One of the most infamous rulers in history was Gaius Caesar Agustus Germanicus, commonly known as Caligula (a translation of his nick name, Little Boots). He enacted amnesty, lowered taxes, and restored the nobility that his predecessor had abolished at the start of his rule. A few months into his position, he also experienced an unidentified fever of some kind, and when he came out of his bedroom, he appeared to be insane. He started demanding to be treated like a deity, got married to his own sister, and started spending money on odd extravagances. He built one of the largest ships ever built and conducted expensive mock maritime battles for his own entertainment (it was certainly not practical). He destroyed the nobility and started a brothel in the capital when the money ran out. He started torturing victims for amusement. The rumour that he appointed a horse to the senate is untrue. In the end, Caligula was killed in AD 41. He wasn’t even 30. Claudius succeeded him in power. The iconic 1976 British miniseries “I, Claudius,” which the author highly recommends, covers a significant portion of this tale.
The 1979 biopic “Caligula,” which was credited to Bob Guccione and Giancarlo Lui as its directors, covered the life of Caligula in much more graphic detail. However, renowned exploitation director Tinto Brass oversaw the production and significantly revised the script to include more orgies, more nudity, and more phallic imagery. To Gore Vidal’s dismay, the script he wrote for “Caligula” was rewritten so drastically that no scriptwriter was given credit. “Based on a screenplay by Gore Vidal” is the only on-screen credit.
One of the more overtly repulsive movies in movie history is “Caligula.” This is meant as praise. Belied by the presence of actors like Malcolm McDowell, Peter O’Toole, John Gielgud, and Teresa Ann Savoy in what is ostensibly a high-end historical drama. The most costly sexploitation movie ever produced is “Caligula.” Before Brass entered and sexed up the place, the writing was handled by the purportedly sophisticated writers Lina Wertmüller and Vidal. “Caligula” was initially planned to be a major Hollywood production in the style of “Citizen Kane,” according to producer Guccione, who also founded Penthouse magazine. The key distinction was that “Kane” did not have any scenes of brachioproctic insertion, queer fellatio, or unsimulated sex (look it up… or don’t).
In a 2015 interview with People, Mirren, who portrayed Caligula’s wife Caesonia, reflected on her experiences working on such a… naked… show. She discusses how being requested to do naked scenes was difficult for her as an actress, how pleased she is that this is no longer the case, and how filming “Caligula” was the exception to the norm.
Mirren acknowledged in the People interview that she despises the feeling of stripping off in a crowded space: “I’ve always detested it. Always. Being the lone naked person on a movie set is not fun.” She added, though, that being around so many other naked people made her feel more comfortable. Now that everyone was naked, it seemed unusual to wear clothes to work: “Everyone was naked in that,” she remarked. “It was like daily attendance at a nudist camp. If you were wearing clothing throughout that movie, you felt ashamed.”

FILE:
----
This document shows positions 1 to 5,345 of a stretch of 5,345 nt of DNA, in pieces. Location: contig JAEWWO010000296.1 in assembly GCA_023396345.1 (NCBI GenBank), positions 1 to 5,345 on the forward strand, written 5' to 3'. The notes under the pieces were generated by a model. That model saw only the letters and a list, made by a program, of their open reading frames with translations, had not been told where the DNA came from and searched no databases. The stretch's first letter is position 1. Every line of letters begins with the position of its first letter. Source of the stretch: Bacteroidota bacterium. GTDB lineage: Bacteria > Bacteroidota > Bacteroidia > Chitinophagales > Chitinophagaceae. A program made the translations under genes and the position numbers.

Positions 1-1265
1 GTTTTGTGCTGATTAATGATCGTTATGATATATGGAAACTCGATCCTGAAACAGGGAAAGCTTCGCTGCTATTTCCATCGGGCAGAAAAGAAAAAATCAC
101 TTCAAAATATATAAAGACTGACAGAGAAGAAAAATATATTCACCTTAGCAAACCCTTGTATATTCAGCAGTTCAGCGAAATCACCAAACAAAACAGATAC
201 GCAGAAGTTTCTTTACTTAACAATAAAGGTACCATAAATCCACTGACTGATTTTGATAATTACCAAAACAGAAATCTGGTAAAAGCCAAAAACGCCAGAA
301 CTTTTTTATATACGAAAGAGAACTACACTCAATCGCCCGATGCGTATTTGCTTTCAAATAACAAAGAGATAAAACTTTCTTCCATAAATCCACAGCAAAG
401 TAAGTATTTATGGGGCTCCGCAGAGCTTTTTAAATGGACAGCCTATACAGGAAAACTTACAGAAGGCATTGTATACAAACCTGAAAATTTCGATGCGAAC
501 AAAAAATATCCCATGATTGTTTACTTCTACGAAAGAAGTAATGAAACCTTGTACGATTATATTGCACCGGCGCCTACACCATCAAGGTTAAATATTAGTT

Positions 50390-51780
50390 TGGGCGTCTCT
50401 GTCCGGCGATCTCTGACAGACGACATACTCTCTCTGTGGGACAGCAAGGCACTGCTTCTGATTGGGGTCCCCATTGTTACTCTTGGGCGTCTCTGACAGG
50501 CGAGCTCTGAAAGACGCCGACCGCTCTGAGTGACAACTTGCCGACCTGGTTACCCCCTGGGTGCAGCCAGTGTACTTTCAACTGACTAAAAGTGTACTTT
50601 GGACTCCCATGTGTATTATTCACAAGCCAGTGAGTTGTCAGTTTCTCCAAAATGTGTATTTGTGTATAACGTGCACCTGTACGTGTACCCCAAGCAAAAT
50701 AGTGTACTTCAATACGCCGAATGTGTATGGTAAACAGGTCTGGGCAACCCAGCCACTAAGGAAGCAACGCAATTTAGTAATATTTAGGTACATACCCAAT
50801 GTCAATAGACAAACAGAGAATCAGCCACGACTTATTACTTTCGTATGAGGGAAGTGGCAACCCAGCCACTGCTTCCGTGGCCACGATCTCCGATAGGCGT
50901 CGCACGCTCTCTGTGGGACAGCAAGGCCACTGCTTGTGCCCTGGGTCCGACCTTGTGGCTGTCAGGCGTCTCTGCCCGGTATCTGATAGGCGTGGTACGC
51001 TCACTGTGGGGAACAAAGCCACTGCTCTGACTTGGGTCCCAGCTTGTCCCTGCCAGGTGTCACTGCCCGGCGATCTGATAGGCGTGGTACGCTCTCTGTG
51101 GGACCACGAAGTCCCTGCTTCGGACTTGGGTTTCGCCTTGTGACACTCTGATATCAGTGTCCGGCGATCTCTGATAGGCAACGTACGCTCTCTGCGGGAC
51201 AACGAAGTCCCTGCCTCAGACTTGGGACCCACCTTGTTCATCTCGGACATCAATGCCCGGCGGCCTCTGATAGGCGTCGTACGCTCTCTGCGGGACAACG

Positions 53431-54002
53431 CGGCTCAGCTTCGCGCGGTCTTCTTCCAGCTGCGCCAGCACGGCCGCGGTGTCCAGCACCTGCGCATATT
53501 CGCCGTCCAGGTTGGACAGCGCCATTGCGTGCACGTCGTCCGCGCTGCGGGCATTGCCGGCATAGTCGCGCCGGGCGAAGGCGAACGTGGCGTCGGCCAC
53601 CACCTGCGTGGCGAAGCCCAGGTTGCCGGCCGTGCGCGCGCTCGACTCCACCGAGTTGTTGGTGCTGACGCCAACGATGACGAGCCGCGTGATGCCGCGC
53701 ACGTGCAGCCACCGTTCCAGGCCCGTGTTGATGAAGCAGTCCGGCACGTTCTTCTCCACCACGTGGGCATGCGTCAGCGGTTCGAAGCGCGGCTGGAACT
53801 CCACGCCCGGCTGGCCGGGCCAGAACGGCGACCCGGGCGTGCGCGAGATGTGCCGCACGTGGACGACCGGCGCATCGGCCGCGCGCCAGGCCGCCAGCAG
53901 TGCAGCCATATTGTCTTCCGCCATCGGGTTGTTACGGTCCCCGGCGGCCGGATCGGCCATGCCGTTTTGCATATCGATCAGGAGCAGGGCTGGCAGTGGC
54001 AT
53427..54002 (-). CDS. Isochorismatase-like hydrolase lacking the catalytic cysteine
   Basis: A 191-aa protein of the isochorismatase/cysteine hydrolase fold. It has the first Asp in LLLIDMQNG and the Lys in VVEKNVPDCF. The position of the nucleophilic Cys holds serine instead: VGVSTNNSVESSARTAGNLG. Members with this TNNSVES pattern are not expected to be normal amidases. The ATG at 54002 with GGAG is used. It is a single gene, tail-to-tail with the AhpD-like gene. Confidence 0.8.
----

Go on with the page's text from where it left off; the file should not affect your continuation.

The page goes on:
It’s funny how Mirren describes “Caligula” as “an delightful mix of art and genitals.” Mirren is cited (by the New York Times) as always being purposefully enthusiastic about this extremely weird and trashy movie in William Hawes’ 2008 book “Caligula and the Fight for Artistic Freedom: The Making, Marketing, and Impact of the Bob Guccione Film.”
“I’ve never opened my mouth to denigrate ‘Caligula.’ I was pretty young when I made that not physically so much as experienced in film. And you know what? It was a great experience. It was like being sent down to Dante’s ‘Inferno’ in many ways.”
It was the era
Although Mirren normally disliked nudity, in an interview with Vanity Fair, she seems to have come to terms with how prevalent it was in the beginning of her career. She remembers the first time she was requested to portray a naked character:
“Does it really matter? I was doing nude scenes [from] the first moment I started doing movies … It was the era … It seemed to be nothing to get your knickers in a twist over.”
Upon its debut, “Caligula” received harsh criticism.
As “sickening, absolutely worthless, despicable trash,” Roger Ebert gave the movie 0 stars, declaring that it “is not excellent art, it is not good cinema, and it is not good porn.” He is correct, in a way. It takes a strong constitution to get through “Caligula,” a rambling, 156-minute farce. There isn’t quite enough sex, frequent nudity, and bodily fluids to keep one fascinated. One can only respect it for the filmmakers’ unwavering dedication to creating one of the most unwatchable sex movies ever captured on film. It attempts to hit Pasolini but fails. In a sea of nipples, its themes of absolute power corrupting absolute power are obscured.